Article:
Syria revised Article 548 of its Criminal Code in July 2009 and instituted a sentence
of a minimum of two years for honour crimes. The new law, however, continues to
accord extenuating circumstances to men who kill their wives on the grounds of a
so-called violation of honour.
Article 340 II of Jordans Criminal Code stipulates that anyone who surprises his wife
or one of his ascendants or descendants or sisters in the act of having illegitimate se-
xual relations with a man and kills or injures one or both of them will be subject to a
reduced sentence. However, on October 12, 2009, Jordans criminal court sentenced a
21-year-old man to 15 years imprisonment for having killed his 18-year-old sister.
Womens organisations have observed that the number of so-called suicides com-
mitted by women increases signifcantly when a country has rigid legislation.
9 International Federation for Human Rights (FIDH),
2.1. Migration fows into Europe
Migration plays a major role in the demography and composition of European socie-
ties. One in three migrants lives in Europe.
The frst cases of honour crimes were recorded in the north west of Europe from
the 1960s and 1970s with the arrival of the frst set of immigrants from Turkey and
The fve countries which received the greatest number of asylum applications in
2010 were the United States (55,500), France (47,800), Germany (41,300), Sweden
(31,800) and Canada (23,200). That same year, 15,567 applications for asylum were
made in Switzerland. (Source UNHCR).
2.2. Community traditions beyond the borders
Once settled in Europe, some migrants seek to strengthen their community tradi-
tions. They fear that their children will move away from the model in which they
themselves were raised. We know, for example, that a large number of traditionalist
families advocate marriage with someone from the same community of origin. Ar-
ranged or forced marriage is one of the customs that is most controversial for young
migrants of the second, third or fourth generation. Their refusal to comply with the
practice could partly explain the increasing number of honour crimes in Europe.
10 Violences faites aux femmes au nom de lhonneur et mariage forcs en Wallonie, acte du colloque du 11 juin 2010 (Violence
perpetrated against women in the name of honour and forced mariage in Wallonia, seminar report of June 11, 2010), Editions Le
3.1. Recommendations of the European Parliament and the Council of Europe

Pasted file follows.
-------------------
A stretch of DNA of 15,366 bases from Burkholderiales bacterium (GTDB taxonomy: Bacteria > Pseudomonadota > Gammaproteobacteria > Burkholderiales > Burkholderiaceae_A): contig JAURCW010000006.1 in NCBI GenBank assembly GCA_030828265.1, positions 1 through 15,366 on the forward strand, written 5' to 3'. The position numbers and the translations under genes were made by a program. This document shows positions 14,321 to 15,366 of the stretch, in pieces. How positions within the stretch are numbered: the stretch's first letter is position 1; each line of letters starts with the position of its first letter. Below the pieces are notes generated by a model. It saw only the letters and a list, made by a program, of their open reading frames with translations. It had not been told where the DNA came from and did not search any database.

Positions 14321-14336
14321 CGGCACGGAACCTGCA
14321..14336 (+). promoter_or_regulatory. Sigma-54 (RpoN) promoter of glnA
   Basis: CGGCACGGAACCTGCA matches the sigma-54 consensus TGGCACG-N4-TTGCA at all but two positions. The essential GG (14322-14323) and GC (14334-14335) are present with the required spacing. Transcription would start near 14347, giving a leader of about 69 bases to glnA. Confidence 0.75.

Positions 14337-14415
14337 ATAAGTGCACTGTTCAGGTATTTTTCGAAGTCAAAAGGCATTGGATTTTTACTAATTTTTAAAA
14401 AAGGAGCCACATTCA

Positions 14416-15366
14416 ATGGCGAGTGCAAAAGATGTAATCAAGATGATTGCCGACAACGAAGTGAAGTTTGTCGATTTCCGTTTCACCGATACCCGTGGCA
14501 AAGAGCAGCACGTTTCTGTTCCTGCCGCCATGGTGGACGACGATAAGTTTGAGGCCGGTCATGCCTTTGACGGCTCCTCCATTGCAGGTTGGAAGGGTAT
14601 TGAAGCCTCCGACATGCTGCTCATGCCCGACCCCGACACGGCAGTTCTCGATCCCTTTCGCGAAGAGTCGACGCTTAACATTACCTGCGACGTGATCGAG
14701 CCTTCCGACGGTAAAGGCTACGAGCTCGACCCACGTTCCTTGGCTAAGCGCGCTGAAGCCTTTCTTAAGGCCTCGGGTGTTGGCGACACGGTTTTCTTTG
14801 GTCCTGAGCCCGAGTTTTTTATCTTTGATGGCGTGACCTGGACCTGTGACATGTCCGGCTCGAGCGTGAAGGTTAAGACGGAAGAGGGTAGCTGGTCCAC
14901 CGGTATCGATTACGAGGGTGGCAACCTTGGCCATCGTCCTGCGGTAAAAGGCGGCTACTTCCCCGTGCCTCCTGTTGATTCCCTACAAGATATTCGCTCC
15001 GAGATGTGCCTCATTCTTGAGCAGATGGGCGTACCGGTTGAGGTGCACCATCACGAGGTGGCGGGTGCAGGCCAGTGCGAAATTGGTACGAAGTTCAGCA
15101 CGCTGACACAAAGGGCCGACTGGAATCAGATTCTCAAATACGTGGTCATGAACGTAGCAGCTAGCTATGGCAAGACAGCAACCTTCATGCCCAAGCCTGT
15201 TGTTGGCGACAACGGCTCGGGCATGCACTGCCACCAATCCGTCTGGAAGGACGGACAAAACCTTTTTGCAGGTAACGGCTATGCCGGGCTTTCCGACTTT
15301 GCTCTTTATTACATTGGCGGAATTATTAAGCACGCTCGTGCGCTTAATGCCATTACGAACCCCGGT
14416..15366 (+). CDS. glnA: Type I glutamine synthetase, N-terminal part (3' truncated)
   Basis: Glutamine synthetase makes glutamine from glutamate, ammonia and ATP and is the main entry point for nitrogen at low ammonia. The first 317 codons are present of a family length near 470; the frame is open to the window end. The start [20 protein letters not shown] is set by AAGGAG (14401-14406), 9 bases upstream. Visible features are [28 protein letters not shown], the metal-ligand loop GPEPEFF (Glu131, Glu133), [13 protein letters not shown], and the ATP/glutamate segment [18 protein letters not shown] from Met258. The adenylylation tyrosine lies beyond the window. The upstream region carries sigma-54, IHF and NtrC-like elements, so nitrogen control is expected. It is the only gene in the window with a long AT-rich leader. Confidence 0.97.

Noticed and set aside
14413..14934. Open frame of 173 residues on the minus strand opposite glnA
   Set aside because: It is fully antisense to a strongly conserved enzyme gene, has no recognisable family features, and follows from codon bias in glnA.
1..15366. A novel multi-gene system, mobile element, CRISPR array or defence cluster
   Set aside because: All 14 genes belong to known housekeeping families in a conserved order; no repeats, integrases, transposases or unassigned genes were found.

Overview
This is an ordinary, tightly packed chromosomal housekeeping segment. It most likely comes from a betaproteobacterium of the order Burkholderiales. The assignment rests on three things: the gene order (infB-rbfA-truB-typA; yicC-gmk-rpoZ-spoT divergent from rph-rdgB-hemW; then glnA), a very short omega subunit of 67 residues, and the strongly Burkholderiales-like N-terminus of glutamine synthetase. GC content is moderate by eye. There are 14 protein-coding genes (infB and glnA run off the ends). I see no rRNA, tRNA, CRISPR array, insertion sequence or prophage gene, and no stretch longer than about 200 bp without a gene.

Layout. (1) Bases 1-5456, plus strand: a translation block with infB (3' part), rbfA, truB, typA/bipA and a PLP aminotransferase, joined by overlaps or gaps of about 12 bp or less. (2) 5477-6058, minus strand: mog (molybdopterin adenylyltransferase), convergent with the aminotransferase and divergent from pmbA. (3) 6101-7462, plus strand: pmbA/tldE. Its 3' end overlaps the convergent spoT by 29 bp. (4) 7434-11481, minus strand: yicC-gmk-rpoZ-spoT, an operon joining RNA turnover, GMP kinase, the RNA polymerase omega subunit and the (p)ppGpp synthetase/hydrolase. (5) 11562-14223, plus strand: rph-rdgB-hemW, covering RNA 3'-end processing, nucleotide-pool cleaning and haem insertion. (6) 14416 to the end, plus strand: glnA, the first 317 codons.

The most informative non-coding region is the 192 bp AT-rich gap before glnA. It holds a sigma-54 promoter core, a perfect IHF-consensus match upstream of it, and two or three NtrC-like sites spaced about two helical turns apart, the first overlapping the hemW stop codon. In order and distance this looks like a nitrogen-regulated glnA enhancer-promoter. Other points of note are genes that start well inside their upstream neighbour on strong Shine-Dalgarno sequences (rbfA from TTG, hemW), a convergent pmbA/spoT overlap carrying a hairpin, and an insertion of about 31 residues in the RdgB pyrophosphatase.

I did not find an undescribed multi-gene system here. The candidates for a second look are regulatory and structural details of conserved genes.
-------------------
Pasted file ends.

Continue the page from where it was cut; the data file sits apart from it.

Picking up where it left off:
Honour crimes fall within the ambit of the respect for fundamental human rights.
States have the obligation and responsibility to act and protect victims, including
from the risk of domestic violence.
Several international texts recall this responsibility and request Member States,
including Switzerland, to put an end to these crimes. Some extracts:
> In April 2011, the European Parliament urged the Member States to recognise
rape and sexual violence against women, particularly within marriage and
intimate informal relationships and/or where committed by male relatives, as a
crime in cases where the victim did not give consent, to ensure that such offences
result in automatic prosecution, and to reject any reference to cultural, traditional
or religious practices as a mitigating factor in cases of violence against women,
including so-called crimes of honour and female genital mutilation.

> In May 2011, the Council of Europe adopted a Convention on preventing
and combating violence against women and domestic violence. This treaty,
which also concerns men and children, obliges signatories to criminalise
sexual, physical and psychological violence, honour crimes, forced marriages,
forced sterilisation and female genital mutilation. A common framework to
harmonise practices between countries and prosecution of perpetrators has
thus been established. A group of experts referred to as the GREVIO is
tasked with monitoring the effective implementation of the Convention by the
47 signatory States.
11 European Parliament
> As of 2003, Council of Europe Parliamentary Assembly Resolution 1327 on
So-called honour crimes lays down clear principles for Member States.
The Resolution calls on Member States to:
Amend national immigration law so that a woman exposed to the risk of
honour crimes may be able to obtain a residence permit in the country.
Enforce their legislation more effectively in such a way as to penalise all
crimes committed in the name of honour and ensure that allegations of
violence and abuse are treated as serious criminal matters.
Ensure that such crimes are effectively (and sensitively) investigated and
Disallow the invocation of honour as a mitigating factor or justifcation of
the crime.
Take the necessary measures to implement the laws related to these crimes
and provide training for policy makers, the police and the judiciary.
Strengthen female presence in the police forces and the judiciary.
> Council of Europe Parliamentary Assembly Recommendation 1881 on the
Urgent need to combat so-called honour crimes (2009) asks the Committee
of Ministers to devise a comprehensive strategy to put a stop to these crimes.
> Council of Europe Parliamentary Assembly Resolution 1681 on the Urgent